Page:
Kandovan (Persian: كندوان, also Romanized as Kandovān and Kandavān; also known as Kanvān) is a village in Sahand Rural District, in the Central District of Osku County, East Azerbaijan Province, Iran. This village is a wonderful example of manmade cliff dwelling which is still inhabited. The troglodyte homes, excavated inside volcanic rocks and tuffs similar to dwellings in the Turkish region of Cappadocia, are locally called “Karaan”. Karaans were cut into the Lahars (volcanic mudflow or debris flow) of Mount Sahand. The cone form of the houses is the result of lahar flow consisting of porous round and angular pumice together with other volcanic particles that were positioned in a grey acidic matrix. After the eruption of Sahand these materials were naturally moved and formed the rocks of Kandovan. Around the village the thickness of this formation exceeds 100 m and with time due to water erosion the cone shaped cliffs were formed. At the 2006 census, the village population was 601, in 168 families.
It is known all around the world for its unique rock-carved houses dating back more than 700 years. The Kandovan Tourism Cliff Hotel is the first of its kind in Iran and the second in the world, after the luxurious Yunak Evleri Cave Hotel, in Cappadocia, Turkey.
It is said the first inhabitants came to Kandovan to escape the invading Mongols. They dug hideouts in the giant volcanic cliffs and remained here even after the danger was over. Their hiding places slowly became complex houses complete with kitchens, hallways and bedrooms. For the windows the villagers use beautifully colored glass.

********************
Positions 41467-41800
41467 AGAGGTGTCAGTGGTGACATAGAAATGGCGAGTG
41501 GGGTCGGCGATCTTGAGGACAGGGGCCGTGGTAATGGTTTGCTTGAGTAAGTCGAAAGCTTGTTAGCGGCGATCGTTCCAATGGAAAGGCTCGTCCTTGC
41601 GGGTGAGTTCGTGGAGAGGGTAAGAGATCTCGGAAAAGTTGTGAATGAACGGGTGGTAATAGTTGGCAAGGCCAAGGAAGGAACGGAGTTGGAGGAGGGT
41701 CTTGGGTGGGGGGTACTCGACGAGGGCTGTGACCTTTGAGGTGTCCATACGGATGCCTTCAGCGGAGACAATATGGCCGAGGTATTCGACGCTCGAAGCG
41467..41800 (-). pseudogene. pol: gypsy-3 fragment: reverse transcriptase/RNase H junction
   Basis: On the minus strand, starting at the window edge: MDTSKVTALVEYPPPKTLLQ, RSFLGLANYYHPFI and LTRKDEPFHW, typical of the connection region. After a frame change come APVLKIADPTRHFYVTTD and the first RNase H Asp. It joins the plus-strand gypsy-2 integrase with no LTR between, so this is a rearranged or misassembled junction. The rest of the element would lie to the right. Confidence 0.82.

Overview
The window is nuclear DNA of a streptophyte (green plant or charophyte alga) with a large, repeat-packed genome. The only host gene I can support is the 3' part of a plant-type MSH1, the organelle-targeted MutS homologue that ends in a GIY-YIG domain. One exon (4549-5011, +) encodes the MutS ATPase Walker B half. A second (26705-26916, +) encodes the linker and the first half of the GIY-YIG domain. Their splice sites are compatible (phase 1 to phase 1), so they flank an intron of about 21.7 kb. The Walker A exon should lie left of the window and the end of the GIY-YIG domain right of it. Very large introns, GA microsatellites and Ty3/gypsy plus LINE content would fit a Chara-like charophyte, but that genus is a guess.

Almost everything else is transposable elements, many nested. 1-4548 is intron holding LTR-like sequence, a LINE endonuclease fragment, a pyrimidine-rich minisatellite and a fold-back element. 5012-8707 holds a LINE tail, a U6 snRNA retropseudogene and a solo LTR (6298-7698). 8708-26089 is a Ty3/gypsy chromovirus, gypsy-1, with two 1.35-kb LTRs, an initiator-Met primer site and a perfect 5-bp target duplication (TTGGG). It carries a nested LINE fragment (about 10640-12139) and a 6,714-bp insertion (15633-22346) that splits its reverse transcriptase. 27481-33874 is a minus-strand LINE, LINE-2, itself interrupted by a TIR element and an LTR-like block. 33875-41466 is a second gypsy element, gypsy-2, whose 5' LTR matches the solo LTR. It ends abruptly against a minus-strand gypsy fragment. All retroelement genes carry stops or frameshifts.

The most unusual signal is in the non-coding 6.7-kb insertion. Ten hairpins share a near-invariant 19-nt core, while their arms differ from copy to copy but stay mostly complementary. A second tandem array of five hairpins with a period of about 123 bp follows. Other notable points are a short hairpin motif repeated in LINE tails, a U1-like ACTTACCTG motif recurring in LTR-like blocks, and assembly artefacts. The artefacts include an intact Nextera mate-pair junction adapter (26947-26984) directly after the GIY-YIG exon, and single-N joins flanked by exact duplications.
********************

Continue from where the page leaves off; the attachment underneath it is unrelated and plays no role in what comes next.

Tourists can reach Kandovan from the neighboring towns of Osku and Tabriz. Whether they are traveling by car or bus, it’s easy to figure out which way to go from there because everyone else is heading in the same direction. The green fields surrounding this bizarre village, covered by alpine vegetation, make it hard to believe you are still in the barren lands of Iran.
As they arrive in Kandovan tourists are immediately drawn to the strange, cone-shaped rock houses. All across the village there are signs informing strangers that they can visit the houses for a price. Some of the old rock dwellings have been converted into stables and bird shelters, but there are plenty that retain the charm they had over seven hundred years ago.
The main occupations of Kandovan’s villagers are agriculture and sheep herding, but the main income of most of the inhabitants comes from tourism. They have realized the potential of their old homes and learned to live their lives surrounded by travelers from all around the world.
Visitors can sleep in the 5 star Kandovan Tourism Cliff Hotel, located at the heart of the village or in one of the other stone-carved homes, if they can negotiate with the Farsi-speaking villagers. There are also many cafes along the river that passes through Kandovan, where tourists can indulge in drinking coffee and delicious zam-zam juice, all in a unique atmosphere dominated by sweet rose fragrances.